Hypothetical:  Our company has about 40 employees.  We’re going to split into 4 teams and have a tournament.  What’s the game?  We have cyclists, runners, a guy who thinks he can play golf, a guy who throws hammer but not when I’m around, skiers, people who fish, people who hunt, play cards, Sudoku, video games, Frisbee golf, and play board games.  We’ve played softball games (poorly) when the economy was good.

We have people who were born when I was in college.  We have people who were in college before I was in the first grade.  Female, male, burley, squirrelly, short, tall, and I’ll just leave it at that.

What’s the game?  Downhill skiing?  A century bike ride?  Marathon?  Pinochle?  Trapshooting?  Ice hockey?  Mini-golf?  Bumper cars?  Crossword puzzles?  Pong?

Have you figured it out yet?

I’m talking about cap and trade.  What are the rules and which companies and individuals are going to benefit and who is going to get creamed?  How on earth can this be developed equitably?  For years I’ve been proclaiming that when this bill is debated, it will be the mother of all lobbying efforts.  Yes there are bills already out there.  I spent 2-3 hours browsing Waxman-Markey until I was on the cusp of a seizure.  If you dare: http://energycommerce.house.gov/Press_111/20090518/hr2454_ans.pdf I read peoples’ synopses of the bill and those aren’t clear either and they tend to be all over the place.  Regardless, this thing won’t go into law as written anyway.  There are other competing bills.  Whatever we end up with, if anything, will be “lobbied up” beyond recognition.

How does the game start?  Apparently, a large portion of the credits would be given away with a few being auctioned off by the government.  Do the freebies get distributed to the companies with the best and highest paid lawyers and lobbyists?  (the answer, at least in part is, for sure)  Does everyone get credits according to the trailing year’s energy consumption?  What about the misers who are already very efficient?  What about companies that have a legacy of spewing lots of emissions and are on the verge of building or buying a bunch of new plants or efficient equipment (such as certain utilities that tend to favor it)?  Will they get hit with a windfall profits tax?  Can I just take my money I’ve made with my manufacturing plant and quit and sell my freebie allotment on the “free market”?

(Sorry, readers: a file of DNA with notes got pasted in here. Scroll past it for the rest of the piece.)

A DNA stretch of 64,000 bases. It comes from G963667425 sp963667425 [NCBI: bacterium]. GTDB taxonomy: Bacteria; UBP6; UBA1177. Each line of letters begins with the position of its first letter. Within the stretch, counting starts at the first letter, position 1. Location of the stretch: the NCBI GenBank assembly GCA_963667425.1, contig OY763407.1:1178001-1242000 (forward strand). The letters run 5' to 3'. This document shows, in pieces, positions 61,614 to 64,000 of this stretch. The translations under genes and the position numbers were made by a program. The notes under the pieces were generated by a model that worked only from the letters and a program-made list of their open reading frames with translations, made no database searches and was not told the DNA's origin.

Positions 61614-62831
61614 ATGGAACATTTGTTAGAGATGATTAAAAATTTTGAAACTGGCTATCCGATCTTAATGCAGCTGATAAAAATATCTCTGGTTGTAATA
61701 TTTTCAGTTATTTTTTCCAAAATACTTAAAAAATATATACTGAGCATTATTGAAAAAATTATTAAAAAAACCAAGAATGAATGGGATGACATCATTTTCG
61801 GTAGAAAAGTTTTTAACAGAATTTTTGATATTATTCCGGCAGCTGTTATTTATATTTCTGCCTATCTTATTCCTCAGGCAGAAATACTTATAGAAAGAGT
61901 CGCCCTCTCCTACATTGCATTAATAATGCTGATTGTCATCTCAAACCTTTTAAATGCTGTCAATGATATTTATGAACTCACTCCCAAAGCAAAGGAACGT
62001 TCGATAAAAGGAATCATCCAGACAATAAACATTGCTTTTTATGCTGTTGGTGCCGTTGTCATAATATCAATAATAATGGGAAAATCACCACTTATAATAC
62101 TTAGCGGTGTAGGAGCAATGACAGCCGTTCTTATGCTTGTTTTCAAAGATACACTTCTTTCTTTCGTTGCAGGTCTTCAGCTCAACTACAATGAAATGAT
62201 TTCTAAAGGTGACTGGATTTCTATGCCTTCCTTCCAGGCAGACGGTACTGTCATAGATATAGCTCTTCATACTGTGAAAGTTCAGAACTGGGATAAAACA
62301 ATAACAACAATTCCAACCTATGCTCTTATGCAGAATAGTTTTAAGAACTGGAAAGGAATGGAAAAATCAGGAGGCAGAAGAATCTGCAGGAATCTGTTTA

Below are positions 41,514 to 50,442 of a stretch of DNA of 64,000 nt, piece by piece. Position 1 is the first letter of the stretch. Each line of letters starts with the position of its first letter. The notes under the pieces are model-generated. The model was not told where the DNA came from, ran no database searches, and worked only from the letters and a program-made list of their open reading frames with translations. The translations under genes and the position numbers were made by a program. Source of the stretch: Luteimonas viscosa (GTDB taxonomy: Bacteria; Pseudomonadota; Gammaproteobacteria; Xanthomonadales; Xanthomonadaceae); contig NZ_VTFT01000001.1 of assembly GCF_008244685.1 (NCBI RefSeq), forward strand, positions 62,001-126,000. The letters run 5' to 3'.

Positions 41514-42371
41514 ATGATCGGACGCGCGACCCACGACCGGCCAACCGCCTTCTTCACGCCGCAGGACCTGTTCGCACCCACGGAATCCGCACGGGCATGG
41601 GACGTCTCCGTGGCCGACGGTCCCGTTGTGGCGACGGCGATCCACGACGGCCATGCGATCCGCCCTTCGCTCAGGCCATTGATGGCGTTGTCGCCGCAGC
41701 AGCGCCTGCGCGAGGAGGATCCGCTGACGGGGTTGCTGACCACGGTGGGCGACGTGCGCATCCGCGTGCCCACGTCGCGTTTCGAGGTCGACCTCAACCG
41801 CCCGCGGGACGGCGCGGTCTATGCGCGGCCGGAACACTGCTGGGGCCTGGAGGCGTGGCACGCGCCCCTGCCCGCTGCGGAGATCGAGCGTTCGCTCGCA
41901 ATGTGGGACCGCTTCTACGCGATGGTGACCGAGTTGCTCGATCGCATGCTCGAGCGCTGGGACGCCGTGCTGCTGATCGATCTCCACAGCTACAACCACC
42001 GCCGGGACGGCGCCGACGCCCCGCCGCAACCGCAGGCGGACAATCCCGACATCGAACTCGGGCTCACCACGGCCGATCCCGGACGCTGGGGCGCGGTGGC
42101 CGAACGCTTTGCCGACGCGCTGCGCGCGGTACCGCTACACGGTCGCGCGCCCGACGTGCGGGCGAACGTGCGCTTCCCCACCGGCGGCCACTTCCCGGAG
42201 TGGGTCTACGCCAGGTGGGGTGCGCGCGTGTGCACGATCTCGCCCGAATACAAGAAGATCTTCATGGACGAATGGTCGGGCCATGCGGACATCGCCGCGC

Let’s get back to the portion that will be auctioned.  The energy market is very inelastic; that is, consumption changes little with price in the short term.  Sales of things that are necessities such as energy have little dependence on price.  For example, there is practically no relationship between gasoline prices and consumption.  When prices are high people keep driving, complain, and have less money to spend on other things.  Therefore, I would surmise that this auctioned portion is going to cost A LOT.  The EPA projects credits will cost $11-$15 per ton to begin with.  This is on the order of a penny per kWh – maybe 10% of energy cost.  This is either (1) not going to move companies to do much for energy efficiency or (2) at a more likely much higher cost, move companies to do something.  Something will include some combination of energy efficiency, raising prices on products and services, or offshoring to some “rogue” country like China or Mexico that has no cap and trade.

My interpretation from Waxman-Markey is that cap and trade applies to major energy users and distributers only, as far as I can tell: electric and gas utilities, petroleum, chemical, cement, silicon, aluminum, and other very energy intensive industries.  It seems to me if we wanted an effective “market based” solution, this would apply everywhere carbon is consumed.  What are electric and gas utilities going to do to reduce carbon?  Electric utilities will move away from carbon fuels over time – renewable, and realistically nuclear.  Gas utilities will… Gas utilities will… Sorry gas utilities.  Your days are apparently numbered.

Cap and trade sounds great because it sounds like a “market based solution” to reducing greenhouse gasses.  It reminds me of when we were considering designing and building a new office building for our company.  It was all fun and interesting until the hard reality of finding a decent place to build in or near downtown.  My guess is this dreamy cap and trade idea will hit a brick wall when it comes time to set up the game and rules.  I would suggest a different and more reasonable and realistic approach.  Next Time.

written by Jeffrey L. Ihnen, P.E., LEED AP